After being confined in the hospital for a few weeks, Coles arrived at a mental point where he was determined to walk and enjoy his three children and a normal life. Walking with assistance led to walking alone, which led to cycling. Over time, cycling became a passion, and Coles participated in a number of long-distance events.

From 1984 to 1989, he cycled across the country on four occasions. In 1984 he cycled from Savannah to San Diego in 11 days, eight hours. In 1989, as part of a four-man team, he cycled from Los Angeles to New York in five days, one hour and eight minutes.

Those record times stand to this day. That’s amazing when you think they were set more than 25 years ago, and there have been tremendous upgrades in equipment technology and training procedures.

I do not believe that Coles set out to become a long-distance cyclist, but he became good at one activity, then said to himself, “Hey, maybe I can do more.”

That attitude built on itself. He was a person who would not become complacent or reach a point of comfort. He had a need and desire to continue to take risks and push for more accomplishments.

An Important Job

On several occasions, Coles mentioned that being the president of Hillels of Georgia is the most important task he has ever had.

Hillel’s goals are to engage and enrich the lives of Jewish students and to promote Jewish values by offering a welcoming and inclusive environment in which a variety of programs can be offered. Hillel also seeks to assist students in the many challenges they face in college.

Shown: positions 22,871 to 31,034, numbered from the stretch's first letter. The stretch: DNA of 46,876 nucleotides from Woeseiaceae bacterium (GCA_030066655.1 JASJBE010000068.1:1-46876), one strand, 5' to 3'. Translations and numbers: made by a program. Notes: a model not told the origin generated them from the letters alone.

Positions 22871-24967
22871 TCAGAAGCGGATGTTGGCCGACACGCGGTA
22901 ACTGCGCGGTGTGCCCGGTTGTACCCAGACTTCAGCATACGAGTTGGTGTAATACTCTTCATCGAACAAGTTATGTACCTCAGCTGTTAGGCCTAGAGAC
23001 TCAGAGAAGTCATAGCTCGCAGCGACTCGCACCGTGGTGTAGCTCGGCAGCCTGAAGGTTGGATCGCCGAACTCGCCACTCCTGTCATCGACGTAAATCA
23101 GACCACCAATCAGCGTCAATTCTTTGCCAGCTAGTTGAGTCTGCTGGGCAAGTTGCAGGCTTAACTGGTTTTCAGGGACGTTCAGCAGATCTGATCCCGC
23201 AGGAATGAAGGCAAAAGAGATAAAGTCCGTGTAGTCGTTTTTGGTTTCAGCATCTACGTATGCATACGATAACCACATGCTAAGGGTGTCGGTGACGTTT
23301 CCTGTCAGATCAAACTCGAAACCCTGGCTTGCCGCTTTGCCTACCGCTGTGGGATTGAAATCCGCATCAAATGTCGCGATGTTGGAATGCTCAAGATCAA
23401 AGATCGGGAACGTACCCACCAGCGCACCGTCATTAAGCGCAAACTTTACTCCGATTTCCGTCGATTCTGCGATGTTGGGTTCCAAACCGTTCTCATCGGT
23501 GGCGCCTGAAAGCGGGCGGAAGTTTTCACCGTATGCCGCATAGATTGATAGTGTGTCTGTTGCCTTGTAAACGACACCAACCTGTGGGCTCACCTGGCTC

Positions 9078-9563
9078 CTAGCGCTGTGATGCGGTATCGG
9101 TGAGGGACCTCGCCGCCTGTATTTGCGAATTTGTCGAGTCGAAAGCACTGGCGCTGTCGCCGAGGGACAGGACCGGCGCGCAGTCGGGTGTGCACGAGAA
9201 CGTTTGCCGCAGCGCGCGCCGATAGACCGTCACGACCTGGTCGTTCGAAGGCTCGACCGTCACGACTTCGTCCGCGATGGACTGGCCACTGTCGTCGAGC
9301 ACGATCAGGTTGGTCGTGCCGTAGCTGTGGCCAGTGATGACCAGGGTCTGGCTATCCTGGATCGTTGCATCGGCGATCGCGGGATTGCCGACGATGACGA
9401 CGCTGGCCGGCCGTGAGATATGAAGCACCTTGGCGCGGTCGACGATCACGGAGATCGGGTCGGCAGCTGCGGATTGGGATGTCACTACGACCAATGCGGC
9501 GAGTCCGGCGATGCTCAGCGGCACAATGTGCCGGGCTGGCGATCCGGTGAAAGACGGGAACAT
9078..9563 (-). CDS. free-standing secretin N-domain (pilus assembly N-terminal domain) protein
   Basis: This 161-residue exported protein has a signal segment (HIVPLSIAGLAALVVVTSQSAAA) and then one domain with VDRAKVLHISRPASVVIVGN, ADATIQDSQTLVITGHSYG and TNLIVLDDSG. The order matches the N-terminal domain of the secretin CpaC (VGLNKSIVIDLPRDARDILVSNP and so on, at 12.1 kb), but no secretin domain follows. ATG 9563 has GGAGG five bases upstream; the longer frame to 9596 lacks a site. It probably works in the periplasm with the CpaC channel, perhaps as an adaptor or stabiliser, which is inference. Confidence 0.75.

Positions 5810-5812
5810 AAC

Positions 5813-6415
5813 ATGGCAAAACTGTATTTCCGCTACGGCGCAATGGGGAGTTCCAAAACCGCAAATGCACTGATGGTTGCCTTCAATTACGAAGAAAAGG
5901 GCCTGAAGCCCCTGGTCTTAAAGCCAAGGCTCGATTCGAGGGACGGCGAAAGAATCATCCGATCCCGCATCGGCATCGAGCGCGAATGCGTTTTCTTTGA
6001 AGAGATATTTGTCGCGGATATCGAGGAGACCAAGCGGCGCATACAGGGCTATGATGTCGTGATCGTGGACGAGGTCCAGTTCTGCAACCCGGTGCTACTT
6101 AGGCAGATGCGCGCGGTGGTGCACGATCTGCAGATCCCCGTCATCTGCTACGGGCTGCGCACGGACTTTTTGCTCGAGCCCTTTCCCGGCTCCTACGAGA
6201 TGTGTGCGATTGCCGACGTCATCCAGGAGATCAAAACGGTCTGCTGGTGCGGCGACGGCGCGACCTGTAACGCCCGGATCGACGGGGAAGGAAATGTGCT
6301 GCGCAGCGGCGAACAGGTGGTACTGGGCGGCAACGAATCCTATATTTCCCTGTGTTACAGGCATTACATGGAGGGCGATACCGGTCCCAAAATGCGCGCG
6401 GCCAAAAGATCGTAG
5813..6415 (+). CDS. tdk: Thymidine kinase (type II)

Jewish students nationwide, and consequently the American Jewish community, face a new threat by well-funded, well-organized anti-Israel groups.

These hateful groups seek to spread false information about Israel to uninformed students. Their approach is known as the BDS movement:

  • Boycott Israel in every way possible.
  • Divest from any interaction with Israel at any level.
  • Sanction to impose controls on Israel.

All of those actions seek to delegitimize Israel and isolate it and its people from the community of nations.

An effective step we can all take is to learn the facts, challenge the false information and help educate the uninformed.

Public Service and Philanthropy

Coles has served the community and his fellow man on many levels:

  • He made a large financial contribution to Kennesaw State University to create the Coles College of Business.
  • In 1995 he received the Georgia Philanthropy award.
  • He served on the Board of Regents of the University System of Georgia.
  • He served as a mentor to numerous students to empower their dreams.
  • He has taught many courses on entrepreneurship and leadership.
  • In 1998, Coles was an unsuccessful candidate for the U.S. Senate. While I respect his desire to serve in government, one could argue that he could be far more effective as an informed, dedicated private citizen. I believe he has taken the latter approach.

Michael Coles is an amazing individual who, through tremendous energy, effort and determination, achieved great business and personal success. He is a person who has given back much to society.